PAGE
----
My calluses are starting to come in, so that demonstrates enough persistence to go ahead and introduce myself after lurking for a couple weeks.
In my early 20’s I worked at a camp where I learned a few chords to strum along to very simple camp songs, but I didn’t stick with it or try to learn much beyond those few songs. For my 53rd birthday a couple weeks ago, I decided to treat myself to an electric guitar and give playing another try. I’m now the proud owner of a Fender Player Plus Stratocaster (in “aged candy apple red”) that I found on sale, and I’m on the cusp of Module 6 of Grade 1 in Justin’s lessons.
It has been very encouraging to discover these forums and find that there are plenty of other “old dogs” learning to play. The ship bound for rock stardom has already sailed for me, but I’m content to swim in anonymous waters and just have some fun.
I started out at the earliest modules as though it was my first time picking up a guitar, and I’m glad I did, but some of the early chords came back faster than expected (aside from finger pain). I wasn’t getting everything to ring out right away, but muscle memory is still there for at least a few of the chords.
Two of my most challenging chords early on have been A and Dm. A-chord isn’t hard per se, but I learned it with a different fingering (the way Justin says he learned it) and in this case, the old muscle memory competes with the “right” way. I know either way works, but I see the value in how anchor fingers make D-A-E changes easier with his suggested fingering, so I’m determined to learn it. Dm is only hard because it’s not one of the old ones I knew so I don’t have any automatic reflexes kicking in for it. My slowest chord changes are still between Dm and anything else.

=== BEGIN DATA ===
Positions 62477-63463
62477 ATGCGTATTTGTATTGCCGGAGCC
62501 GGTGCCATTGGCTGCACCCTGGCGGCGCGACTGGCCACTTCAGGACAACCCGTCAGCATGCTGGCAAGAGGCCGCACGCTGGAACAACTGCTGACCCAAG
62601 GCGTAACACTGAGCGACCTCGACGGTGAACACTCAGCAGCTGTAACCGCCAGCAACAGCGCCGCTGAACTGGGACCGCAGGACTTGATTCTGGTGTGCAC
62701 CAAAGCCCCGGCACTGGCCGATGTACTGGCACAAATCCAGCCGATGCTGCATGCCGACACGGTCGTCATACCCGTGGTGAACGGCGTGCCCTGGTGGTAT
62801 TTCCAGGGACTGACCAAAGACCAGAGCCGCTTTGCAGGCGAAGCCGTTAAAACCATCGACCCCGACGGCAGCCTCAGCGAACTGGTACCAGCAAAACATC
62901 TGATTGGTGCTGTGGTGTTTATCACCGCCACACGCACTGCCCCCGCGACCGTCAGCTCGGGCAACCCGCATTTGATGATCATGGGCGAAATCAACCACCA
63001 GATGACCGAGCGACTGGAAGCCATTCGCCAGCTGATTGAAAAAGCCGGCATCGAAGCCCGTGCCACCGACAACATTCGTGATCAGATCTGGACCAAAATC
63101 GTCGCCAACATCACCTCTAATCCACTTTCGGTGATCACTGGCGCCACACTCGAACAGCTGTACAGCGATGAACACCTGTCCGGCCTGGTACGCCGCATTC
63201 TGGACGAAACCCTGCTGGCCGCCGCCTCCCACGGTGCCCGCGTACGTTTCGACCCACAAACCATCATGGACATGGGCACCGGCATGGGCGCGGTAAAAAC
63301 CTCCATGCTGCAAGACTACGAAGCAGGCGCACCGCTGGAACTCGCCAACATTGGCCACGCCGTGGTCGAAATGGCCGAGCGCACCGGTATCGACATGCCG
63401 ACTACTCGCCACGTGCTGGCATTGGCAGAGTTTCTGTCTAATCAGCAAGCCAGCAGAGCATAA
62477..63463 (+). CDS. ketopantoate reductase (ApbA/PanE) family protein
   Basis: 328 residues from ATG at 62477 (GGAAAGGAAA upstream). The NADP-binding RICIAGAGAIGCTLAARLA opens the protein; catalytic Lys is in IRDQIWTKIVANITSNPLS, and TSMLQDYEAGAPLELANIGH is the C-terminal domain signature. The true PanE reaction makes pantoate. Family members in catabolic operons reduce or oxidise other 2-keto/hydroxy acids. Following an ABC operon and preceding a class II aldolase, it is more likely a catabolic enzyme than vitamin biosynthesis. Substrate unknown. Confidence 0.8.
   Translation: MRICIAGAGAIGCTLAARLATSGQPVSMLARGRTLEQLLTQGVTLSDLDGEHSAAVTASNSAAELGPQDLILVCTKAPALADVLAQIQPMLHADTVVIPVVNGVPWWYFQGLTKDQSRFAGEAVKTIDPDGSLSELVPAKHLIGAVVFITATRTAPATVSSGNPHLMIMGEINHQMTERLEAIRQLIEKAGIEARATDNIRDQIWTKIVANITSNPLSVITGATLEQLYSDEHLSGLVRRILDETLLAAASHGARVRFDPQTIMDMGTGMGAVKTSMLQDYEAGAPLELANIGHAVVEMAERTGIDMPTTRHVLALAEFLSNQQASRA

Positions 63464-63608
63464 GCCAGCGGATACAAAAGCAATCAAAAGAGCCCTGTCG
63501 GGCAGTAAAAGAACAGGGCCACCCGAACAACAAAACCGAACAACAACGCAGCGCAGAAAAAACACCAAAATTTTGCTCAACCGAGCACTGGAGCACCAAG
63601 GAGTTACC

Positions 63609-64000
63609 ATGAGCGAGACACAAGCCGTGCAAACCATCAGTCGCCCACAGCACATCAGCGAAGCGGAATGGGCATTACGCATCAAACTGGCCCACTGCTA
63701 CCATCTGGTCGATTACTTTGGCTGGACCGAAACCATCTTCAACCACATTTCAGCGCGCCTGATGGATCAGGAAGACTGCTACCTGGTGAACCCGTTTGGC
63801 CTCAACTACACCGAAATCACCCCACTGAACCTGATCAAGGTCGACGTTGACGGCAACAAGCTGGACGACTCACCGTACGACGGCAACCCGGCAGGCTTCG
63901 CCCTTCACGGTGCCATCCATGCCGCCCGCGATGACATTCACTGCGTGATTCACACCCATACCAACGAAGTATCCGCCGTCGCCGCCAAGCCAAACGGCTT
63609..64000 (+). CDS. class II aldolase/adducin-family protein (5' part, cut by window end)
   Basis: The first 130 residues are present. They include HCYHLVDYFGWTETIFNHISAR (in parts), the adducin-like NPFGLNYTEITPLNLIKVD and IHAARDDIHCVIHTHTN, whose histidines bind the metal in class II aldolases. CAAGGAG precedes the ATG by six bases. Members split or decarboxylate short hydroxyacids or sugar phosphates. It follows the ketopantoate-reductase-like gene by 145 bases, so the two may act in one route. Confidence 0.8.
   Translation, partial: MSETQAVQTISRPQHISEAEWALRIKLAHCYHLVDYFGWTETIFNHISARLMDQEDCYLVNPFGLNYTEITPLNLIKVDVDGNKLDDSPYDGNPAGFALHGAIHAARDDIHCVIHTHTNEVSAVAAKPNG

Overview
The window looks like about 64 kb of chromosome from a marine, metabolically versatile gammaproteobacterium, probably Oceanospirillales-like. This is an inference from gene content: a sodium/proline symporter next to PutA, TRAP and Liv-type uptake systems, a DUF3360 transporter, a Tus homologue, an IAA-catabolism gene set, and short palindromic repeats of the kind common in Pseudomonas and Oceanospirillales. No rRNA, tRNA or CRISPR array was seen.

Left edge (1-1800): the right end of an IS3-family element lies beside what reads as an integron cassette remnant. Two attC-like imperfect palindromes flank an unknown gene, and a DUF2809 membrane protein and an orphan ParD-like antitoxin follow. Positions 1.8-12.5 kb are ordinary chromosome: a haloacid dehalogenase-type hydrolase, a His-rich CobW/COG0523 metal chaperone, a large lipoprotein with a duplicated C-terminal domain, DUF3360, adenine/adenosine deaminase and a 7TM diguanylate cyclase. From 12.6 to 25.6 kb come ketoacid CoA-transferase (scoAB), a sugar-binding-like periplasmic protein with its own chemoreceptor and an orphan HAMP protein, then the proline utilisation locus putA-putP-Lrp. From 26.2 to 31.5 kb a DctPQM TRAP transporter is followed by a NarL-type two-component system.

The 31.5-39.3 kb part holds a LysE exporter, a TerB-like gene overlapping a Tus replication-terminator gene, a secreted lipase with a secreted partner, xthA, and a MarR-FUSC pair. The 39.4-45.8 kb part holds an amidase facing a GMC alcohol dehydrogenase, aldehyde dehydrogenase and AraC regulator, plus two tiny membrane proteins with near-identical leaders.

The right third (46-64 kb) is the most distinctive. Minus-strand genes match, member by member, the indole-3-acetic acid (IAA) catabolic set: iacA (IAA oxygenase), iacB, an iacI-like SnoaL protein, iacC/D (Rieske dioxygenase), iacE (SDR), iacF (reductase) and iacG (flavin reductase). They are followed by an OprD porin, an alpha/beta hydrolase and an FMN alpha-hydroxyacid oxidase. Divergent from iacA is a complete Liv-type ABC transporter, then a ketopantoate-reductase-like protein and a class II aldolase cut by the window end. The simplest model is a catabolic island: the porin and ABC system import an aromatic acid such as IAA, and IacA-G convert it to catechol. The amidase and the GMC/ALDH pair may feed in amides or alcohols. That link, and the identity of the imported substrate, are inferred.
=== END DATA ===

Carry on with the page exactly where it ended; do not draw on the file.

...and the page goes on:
I recently finished the lesson that teaches the G chord and I feel almost duped by whoever I learned it from. I learned it the “hard” way, and in fact, had no problem remembering or getting that fingering right even before Justin got to it, but his “hacked” way makes a lot of sense and he makes a good case for doing it that way even though I can do it the other way. It’ll be another bit of muscle memory for me to unlearn.
One of the revelations for me as I work my way through these lessons is how often it’s not only acceptable but preferred to mute strings. Since I was used to trying my best to not mute strings as I played chords, it wasn’t obvious to me that sometimes muting is what you want to do, as in muting the fifth string in the “hacked” G. It also made more sense of the finger stretching exercises once I realized I wasn’t supposed to contort my hand to make sure I never touched other strings as I went. If you don’t want to play it, it doesn’t matter if you mute it, and it might even help. Obvious, sure, but somehow I never picked up on that in my first go-round.
I’m a ways off from being able to sing and play at the same time, and I practice off to myself (with headphones) where no one else has to put up with it, but I’m enjoying it and feeling like I’m making progress.